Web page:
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Why the number of children in care in England is set to rise

Local authorities caught in ‘vicious cycle’ amid austerity cuts and lack of foster carers

The number of children in care in England is on track to hit almost 100,000 by 2025 – an increase of more than a third within just one decade.

New research from the County Councils Network (CCN) shows that based on the average increase rates for the past four years, the total will reach 95,000 by the middle of the decade, up from 69,000 in 2015.

“The reality is that there are too many vulnerable children being placed in expensive residential care settings and staying in the care system for longer,” CCN chair Tim Oliver was expected to tell his organisation’s annual conference today in Marlow, Buckinghamshire.

According to Oliver, austerity cuts to council budgets have created a “vicious cycle”, with local authorities forced to “reduce preventative services to focus on intervention in crisis situations, alongside facing a lack of alternative solutions, such as foster care”.

CCN lead for children Keith Glazier, also the Conservative leader of East Sussex County Council, told the BBC that local authorities “aren’t having the ability to go out and do more early intervention with families, to try and keep families together, rather than having to take children into care”.

The new research suggests that unless the crisis is tackled through major reforms and investment, local authorities in England will spend £3.6bn a year more keeping children in care in 2025 compared with 2015.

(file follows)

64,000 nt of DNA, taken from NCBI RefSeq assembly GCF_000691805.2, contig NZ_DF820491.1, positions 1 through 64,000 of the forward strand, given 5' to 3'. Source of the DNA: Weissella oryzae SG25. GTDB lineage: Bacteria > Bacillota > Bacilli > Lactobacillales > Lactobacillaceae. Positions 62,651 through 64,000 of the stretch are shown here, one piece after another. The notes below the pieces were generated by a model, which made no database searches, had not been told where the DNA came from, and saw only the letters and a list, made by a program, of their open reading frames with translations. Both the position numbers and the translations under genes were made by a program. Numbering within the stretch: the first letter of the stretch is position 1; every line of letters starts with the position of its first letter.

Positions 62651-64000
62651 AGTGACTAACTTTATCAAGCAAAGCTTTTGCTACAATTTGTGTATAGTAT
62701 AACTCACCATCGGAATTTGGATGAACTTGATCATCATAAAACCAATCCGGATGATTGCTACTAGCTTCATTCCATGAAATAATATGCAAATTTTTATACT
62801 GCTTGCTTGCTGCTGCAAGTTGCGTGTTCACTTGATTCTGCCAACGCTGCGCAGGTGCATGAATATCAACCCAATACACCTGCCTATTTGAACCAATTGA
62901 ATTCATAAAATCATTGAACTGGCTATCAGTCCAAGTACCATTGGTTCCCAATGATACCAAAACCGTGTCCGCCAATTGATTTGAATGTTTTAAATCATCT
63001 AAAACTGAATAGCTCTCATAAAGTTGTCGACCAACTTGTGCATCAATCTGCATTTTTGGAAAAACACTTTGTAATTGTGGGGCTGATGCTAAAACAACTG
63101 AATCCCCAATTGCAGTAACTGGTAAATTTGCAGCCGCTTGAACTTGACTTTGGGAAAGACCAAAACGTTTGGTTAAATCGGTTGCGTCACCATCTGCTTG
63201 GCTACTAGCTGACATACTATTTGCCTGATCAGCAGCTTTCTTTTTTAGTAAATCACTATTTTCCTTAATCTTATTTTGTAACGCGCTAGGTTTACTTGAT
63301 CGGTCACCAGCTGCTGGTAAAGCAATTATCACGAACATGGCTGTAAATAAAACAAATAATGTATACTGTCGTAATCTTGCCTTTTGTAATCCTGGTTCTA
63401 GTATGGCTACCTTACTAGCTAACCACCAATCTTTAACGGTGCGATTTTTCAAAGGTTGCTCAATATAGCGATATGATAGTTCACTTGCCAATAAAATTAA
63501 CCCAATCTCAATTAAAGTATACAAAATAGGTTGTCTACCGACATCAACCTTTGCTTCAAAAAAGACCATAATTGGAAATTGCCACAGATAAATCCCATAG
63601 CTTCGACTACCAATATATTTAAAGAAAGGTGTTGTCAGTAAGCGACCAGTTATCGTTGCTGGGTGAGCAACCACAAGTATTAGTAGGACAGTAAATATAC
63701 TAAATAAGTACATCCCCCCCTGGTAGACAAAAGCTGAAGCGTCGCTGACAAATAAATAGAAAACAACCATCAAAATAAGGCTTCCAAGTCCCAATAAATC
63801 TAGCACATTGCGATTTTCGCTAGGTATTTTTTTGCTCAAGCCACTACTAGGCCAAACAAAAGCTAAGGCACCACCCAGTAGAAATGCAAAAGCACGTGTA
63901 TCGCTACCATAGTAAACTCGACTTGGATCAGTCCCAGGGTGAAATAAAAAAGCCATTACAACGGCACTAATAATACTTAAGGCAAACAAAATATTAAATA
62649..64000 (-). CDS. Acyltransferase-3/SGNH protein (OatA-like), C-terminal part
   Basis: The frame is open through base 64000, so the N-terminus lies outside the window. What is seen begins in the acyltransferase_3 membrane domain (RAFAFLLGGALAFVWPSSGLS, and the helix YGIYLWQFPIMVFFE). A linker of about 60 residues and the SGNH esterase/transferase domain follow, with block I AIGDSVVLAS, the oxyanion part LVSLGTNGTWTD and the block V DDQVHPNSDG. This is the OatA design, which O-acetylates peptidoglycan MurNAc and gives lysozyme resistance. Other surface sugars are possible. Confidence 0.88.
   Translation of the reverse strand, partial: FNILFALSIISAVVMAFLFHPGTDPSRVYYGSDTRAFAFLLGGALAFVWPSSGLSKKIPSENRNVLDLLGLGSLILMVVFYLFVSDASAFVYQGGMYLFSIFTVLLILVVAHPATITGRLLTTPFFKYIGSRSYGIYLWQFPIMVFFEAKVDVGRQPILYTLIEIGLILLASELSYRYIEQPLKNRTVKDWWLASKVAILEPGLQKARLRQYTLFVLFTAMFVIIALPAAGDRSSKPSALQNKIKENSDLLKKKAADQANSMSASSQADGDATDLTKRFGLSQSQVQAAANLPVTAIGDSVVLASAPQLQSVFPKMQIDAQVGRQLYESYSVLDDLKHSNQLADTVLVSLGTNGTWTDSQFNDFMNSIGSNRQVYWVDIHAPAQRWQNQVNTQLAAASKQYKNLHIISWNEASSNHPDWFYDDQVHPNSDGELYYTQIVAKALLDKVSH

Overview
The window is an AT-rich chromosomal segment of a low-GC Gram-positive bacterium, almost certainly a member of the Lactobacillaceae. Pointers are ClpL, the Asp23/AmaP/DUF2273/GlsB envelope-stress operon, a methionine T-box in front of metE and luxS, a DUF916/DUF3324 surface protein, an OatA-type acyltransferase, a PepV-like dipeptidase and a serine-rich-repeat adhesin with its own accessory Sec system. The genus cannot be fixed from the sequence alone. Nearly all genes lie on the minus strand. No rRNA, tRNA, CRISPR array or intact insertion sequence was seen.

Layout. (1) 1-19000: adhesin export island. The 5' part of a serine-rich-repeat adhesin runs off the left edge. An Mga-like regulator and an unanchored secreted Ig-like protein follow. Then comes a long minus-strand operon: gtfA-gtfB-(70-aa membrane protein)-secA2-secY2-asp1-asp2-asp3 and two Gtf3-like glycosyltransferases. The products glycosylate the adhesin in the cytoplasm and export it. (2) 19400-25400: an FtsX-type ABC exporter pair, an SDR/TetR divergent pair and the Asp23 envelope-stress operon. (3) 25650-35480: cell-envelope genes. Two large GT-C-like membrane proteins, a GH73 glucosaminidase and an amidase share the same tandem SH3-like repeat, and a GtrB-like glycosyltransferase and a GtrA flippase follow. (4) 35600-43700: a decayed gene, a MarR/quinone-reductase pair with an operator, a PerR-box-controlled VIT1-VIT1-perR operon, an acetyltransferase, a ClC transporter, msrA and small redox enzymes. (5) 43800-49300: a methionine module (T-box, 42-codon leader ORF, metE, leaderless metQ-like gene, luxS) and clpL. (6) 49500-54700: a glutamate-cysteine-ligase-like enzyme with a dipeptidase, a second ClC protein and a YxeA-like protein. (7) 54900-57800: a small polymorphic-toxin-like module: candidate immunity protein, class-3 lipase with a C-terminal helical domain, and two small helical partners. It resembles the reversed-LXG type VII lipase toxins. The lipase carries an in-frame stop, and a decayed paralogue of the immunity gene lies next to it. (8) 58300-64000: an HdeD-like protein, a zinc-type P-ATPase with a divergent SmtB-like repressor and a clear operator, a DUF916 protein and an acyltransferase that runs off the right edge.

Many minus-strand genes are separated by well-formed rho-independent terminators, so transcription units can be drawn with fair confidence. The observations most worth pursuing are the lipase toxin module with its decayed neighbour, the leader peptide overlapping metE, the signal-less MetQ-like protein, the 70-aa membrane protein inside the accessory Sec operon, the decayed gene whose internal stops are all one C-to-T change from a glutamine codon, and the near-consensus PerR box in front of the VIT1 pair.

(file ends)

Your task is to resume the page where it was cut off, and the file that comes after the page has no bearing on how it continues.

CCN boss Oliver warned that “with the situation becoming unsustainable”, a boost to funding “and an unrelenting focus on preventing family breakdown” were urgently needed, along with “systemic reform of how councils work with their public sector partners to achieve these aims”.

An independent review earlier this year of council-run children’s social care in England also highlighted the “urgent need” for a new approach. The Case for Change report described the current system as a “tower of Jenga held together with Sellotape” and said that state intervention was too often focused “on assessment and investigation” rather than support.

The ongoing review is being conducted for the government by Josh MacAlister, a former teacher and charity boss. A government spokesperson told the BBC that £4.8bn in funding was being provided to councils to help maintain “vital front-line services”, including children’s care.

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